The Impact of Regulatory Criminal Law on American Criminal Justice: Are There Too Many Laws?

The second editon of The Impact of Regulatory Criminal Law on American Criminal Justice is designed to provide the reader with an overview of American criminal justice from the perspective of regulatory criminal law enforcement.
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ISBN: 9781531013431
International Order Inquiry

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The second editon of The Impact of Regulatory Criminal Law on American Criminal Justice is designed to provide the reader with an overview of American criminal justice from the perspective of regulatory criminal law enforcement. Government's responsibility to defend the life and property of its citizens from victimization is accomplished through a code of criminal law enforced by a criminal justice system. In addition to laws that protect citizens, the government also enacts laws that criminalize certain behaviors that are deemed to be inconsistent with the best interests of society. These are regulatory criminal laws, and their effect on the criminal justice system and society are the main focus of the book.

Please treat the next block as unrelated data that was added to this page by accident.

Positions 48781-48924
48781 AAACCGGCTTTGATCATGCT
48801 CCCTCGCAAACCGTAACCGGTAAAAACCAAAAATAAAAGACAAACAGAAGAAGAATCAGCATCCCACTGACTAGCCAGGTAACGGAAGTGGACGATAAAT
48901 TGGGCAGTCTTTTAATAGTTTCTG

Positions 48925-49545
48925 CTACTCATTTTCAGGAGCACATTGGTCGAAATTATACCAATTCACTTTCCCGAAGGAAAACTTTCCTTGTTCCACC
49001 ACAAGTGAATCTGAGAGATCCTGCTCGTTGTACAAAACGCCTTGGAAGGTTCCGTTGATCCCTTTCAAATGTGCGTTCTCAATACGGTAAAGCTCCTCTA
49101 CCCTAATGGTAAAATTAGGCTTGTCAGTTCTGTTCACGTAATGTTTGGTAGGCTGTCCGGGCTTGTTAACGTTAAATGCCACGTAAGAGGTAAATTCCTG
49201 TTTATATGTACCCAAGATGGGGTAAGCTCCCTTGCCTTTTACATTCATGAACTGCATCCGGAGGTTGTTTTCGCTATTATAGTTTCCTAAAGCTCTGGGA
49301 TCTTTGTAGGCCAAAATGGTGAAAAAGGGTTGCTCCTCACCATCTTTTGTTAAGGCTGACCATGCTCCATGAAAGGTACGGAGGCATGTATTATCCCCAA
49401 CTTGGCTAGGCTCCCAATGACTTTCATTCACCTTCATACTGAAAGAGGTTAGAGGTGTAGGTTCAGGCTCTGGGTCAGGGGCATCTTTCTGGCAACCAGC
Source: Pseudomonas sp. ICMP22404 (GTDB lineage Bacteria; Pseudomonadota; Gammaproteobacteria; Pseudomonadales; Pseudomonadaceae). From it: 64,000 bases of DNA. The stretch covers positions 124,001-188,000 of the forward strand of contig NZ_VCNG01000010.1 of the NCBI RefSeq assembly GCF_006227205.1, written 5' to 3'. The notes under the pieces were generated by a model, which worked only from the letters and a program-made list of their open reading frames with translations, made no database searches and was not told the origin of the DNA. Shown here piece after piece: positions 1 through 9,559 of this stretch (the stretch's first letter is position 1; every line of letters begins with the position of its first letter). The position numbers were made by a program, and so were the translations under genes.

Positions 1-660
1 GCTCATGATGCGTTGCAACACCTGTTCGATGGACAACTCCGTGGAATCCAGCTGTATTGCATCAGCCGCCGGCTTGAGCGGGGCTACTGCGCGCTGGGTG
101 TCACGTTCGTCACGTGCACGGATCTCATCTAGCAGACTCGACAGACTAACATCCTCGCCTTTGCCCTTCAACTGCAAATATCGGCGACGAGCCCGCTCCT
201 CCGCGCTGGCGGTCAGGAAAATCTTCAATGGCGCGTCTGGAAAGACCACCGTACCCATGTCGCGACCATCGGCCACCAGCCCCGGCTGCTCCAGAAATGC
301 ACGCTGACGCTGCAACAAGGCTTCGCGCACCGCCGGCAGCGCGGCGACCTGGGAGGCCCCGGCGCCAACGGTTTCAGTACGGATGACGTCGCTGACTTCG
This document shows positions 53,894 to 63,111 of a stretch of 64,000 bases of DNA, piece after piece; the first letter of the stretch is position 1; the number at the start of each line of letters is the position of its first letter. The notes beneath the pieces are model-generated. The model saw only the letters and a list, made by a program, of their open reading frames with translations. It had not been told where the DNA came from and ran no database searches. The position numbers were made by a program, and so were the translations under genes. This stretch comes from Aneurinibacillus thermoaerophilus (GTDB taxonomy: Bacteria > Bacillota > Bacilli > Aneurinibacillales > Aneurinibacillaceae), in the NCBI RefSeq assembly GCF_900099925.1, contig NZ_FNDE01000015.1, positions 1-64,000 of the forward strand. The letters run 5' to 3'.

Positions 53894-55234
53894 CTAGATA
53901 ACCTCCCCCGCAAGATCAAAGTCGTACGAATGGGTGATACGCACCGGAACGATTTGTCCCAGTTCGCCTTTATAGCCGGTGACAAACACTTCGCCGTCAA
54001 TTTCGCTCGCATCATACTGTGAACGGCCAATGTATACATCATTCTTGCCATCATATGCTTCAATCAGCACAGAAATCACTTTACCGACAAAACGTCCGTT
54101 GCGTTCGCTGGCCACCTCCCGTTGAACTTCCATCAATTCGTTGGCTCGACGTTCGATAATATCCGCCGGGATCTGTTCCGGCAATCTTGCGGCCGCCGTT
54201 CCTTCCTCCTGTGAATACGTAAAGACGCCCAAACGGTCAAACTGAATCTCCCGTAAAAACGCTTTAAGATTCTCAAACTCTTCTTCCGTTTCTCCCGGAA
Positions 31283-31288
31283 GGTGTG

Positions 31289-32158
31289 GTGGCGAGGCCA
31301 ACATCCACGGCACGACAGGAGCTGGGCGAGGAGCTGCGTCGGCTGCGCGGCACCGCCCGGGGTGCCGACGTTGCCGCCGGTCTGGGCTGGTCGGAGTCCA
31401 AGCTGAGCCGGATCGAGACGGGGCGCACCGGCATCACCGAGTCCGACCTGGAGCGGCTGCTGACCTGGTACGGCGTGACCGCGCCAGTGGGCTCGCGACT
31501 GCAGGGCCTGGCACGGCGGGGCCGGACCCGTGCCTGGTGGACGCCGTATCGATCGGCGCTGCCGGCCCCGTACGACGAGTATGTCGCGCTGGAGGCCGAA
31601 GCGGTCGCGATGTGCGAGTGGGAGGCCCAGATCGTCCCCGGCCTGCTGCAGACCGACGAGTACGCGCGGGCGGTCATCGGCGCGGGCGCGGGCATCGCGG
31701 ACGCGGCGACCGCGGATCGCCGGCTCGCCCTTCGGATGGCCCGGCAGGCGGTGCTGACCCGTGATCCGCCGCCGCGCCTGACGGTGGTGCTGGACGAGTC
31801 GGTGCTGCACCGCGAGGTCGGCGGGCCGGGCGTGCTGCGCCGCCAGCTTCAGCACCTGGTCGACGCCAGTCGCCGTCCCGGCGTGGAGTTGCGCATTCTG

Each of the book's three sections addresses one aspect of the overall problem. The first looks at the underlying motivations to enact regulatory criminal laws, particularly those dealing with drugs, prostitution, and firearms and the evolution of their enforcement over time. The effect of regulatory criminal law enforcement on each part of the criminal justice system, the police, courts and corrections, is examined in the second section of the book. The final section provides insight into societal outcomes associated with the enforcement of regulatory criminal laws.

The book reveals a number of unanticipated consequences resulting from regulatory criminal laws. Most notable is the criminal justice system's lack of resources to effectively enforce and process all violations of law. Police do not have enough officers to fully enforce all laws. Yet, they make more arrests than the courts can adequately adjudicate. The judicial process is so overwhelmed that it must rely on plea negotiations in order to circumvent the lengthy trial process, thereby reducing criminal charges and/or terms of incarceration. Also, more people are convicted than the correctional facilities can house. Nevertheless, America incarcerates a higher proportion of its population than any other country.

Other criminal justice consequences of regulatory criminal law include police corruption, overcrowded prisons, and the domination by prison gangs as well as high rates of recidivism. Societal costs of incarceration are numerous and have had a particularly profound effect on minorities and disadvantaged communities in terms of poverty, lost human potential, contagious diseases both in and out of prison, 1.5 million children of current inmates, and the perpetuation of a social underclass.

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